Comprehensive Coverage

Comprehensive coverage pays for damages unrelated to the collision itself. This could include damage from fallen tree limbs, weather damage, fire, vandalism, hail, and more. While not often required, comprehensive coverage plans are the usual way to bundle collision coverage in case of an accident.

How Long Do You Have to File an Automobile Property Damage Claim?

The statute of limitations for filing a property damage claim varies by state, so it’s important to understand how this deadline could affect your claim. If you fail to report the accident or miss the filing deadline for your state, your insurer will likely consider the automobile property damage to be your sole financial responsibility.

The time in which you can file a property damage claim can be as low as 1 year (Nevada) or as high as 10 years (Rhode Island). However, most states are around 2-4 years. Filing within this all-important deadline is one of the many advantages of hiring an accident lawyer since they will be familiar with the claims process in your state and won’t let your case be deemed ineligible due to a missed deadline.

Automobile Property Damage Claims in Fault vs No-Fault States

In no-fault states, property damage claims go through both insurance providers regardless of who caused the accident, with drivers compensated based on their coverage. There are only 12 no-fault states (Kentucky, Florida, Hawaii, North Dakota, New York, New Jersey, Minnesota, Pennsylvania, Massachusetts, Kansas, Utah, and Michigan). Though you can make an insurance claim in no-fault states, you cannot sue a driver for automobile property damage.

Fault states settle with drivers individually based on the state’s laws and the driver’s level of fault. The at-fault driver’s insurance policy will usually pay the cost of the automobile property damage. Note that this can differ if the accident also involved an injury. In at-fault states, you can sue the at-fault driver for the damage, though this is only advantageous in certain situations.

When to File an Automobile Property Damage Lawsuit?

As opposed to an insurance claim, you may want to file an automobile property damage lawsuit against the at-fault driver, usually to recover the insurance deductible you paid when claiming the damages. This is less common than an injury lawsuit since state laws are clearer on how insurers must reimburse property damage claims at a fair market value than they are on the value of personal injury claims.

If you opt for a property damage lawsuit, you will file a civil case in small claims court. If not to recover your deductible, you may take this route if your insurance company refuses to cover certain damages or inadequately compensates you for covered expenses.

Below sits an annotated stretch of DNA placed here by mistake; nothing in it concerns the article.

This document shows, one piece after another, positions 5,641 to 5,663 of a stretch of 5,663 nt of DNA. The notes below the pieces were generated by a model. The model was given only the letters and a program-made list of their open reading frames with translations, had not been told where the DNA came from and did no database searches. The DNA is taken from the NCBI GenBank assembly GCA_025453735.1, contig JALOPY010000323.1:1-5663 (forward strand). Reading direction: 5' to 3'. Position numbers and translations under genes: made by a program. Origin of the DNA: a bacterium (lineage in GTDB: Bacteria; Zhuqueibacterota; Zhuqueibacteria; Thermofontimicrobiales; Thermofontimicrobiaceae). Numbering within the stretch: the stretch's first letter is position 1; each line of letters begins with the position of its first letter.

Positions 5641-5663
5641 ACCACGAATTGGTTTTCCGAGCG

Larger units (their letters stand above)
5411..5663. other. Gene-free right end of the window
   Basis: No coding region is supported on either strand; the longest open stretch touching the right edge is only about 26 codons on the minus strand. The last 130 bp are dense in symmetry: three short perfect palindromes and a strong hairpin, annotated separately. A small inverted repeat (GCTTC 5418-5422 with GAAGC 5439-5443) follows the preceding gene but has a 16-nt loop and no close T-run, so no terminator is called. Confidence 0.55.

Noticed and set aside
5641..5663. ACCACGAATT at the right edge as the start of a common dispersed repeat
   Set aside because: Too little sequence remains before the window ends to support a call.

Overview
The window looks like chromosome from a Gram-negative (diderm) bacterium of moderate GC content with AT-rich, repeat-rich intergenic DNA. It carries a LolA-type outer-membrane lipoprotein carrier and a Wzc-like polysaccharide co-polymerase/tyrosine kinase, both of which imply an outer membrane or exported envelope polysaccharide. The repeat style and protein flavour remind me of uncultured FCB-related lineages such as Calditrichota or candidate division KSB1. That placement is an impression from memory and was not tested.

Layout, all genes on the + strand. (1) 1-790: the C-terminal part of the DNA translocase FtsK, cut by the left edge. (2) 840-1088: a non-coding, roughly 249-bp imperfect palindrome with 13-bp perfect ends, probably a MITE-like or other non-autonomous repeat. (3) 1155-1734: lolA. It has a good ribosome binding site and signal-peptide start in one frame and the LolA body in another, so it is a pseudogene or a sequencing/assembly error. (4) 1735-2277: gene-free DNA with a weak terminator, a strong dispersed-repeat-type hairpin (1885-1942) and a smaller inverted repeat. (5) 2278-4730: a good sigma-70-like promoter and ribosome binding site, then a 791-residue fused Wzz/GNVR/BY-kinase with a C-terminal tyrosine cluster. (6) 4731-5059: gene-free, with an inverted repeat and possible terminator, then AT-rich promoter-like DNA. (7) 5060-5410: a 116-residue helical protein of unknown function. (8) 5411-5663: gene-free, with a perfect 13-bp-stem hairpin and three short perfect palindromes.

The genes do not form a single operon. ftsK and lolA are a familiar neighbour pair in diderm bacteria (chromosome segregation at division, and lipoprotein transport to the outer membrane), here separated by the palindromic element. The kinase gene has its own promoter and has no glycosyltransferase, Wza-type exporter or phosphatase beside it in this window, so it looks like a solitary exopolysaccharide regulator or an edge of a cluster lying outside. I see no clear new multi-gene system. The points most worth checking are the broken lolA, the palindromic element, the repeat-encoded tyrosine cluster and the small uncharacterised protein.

Contact an automobile property damage lawyer nearby to learn whether a property damage lawsuit would be a viable option for you. If your deductible is low, there’s a good chance that the normal claims process will be more beneficial to you than a lawsuit.

Where to Find a Good Automobile Property Damage Lawyer?

You may be wondering where to find a good automobile property damage lawyer nearby, but thankfully, Google, your state’s Bar Association, and even your friends and family all provide options for you to consider.

Searching for a lawyer online can be a good place to start, paying close attention to your state’s Bar Association listings to find accredited lawyers near you. Check with the ABA to learn more about their resources.

In addition, many successful lawyers nearby have likely represented someone you know. Ask about their experiences to learn whether you should get a quote from that firm as well. 

What Questions to Ask When Contacting an Automobile Property Damage Lawyer?

Once you have a shortlist of law firms to consider hiring to handle your automobile property damage case, you should make a list of questions to ask them, including how they work, similar cases they’ve handled in the past, and how they expect to be paid.

All law firms work a little differently, so it’s important to get a clear picture of how yours will handle your case before you sign with them. You should also ask about their case history, specifically whether they’ve successfully handled automobile property damage cases like yours.

Finally, you should always get a clear picture of how the firm expects to be paid before you give them your case. Many firms only take a check if they win your case since otherwise you could be stuck with legal fees in addition to the unsettled property damage.

Write down any additional questions you have about the statute of limitations or your state’s fault status before you get your quote. Choosing a good property damage lawyer could be the difference between winning and losing compensation, so you need to be thorough.


If you were in an accident and don’t need to file a personal injury claim, you can still file for property damage compensation with your or the at-fault driver’s insurer. However, the process to do so can be complicated, involving state-mandated deadlines, your state’s fault status, and arbitration with multiple insurance providers. Contact an experienced automobile property damage lawyer nearby to learn whether you’re eligible for compensation, how and when to file, and whether you should opt for a lawsuit instead to get the settlement you deserve.

Rocky Horton

Rocky Horton


Rocky Horton is a health and safety expert from Chapel Hill, NC. He is the founder of AccidentAdvisor and has been featured in Forbes, Bloomberg, and other publications. Learn more.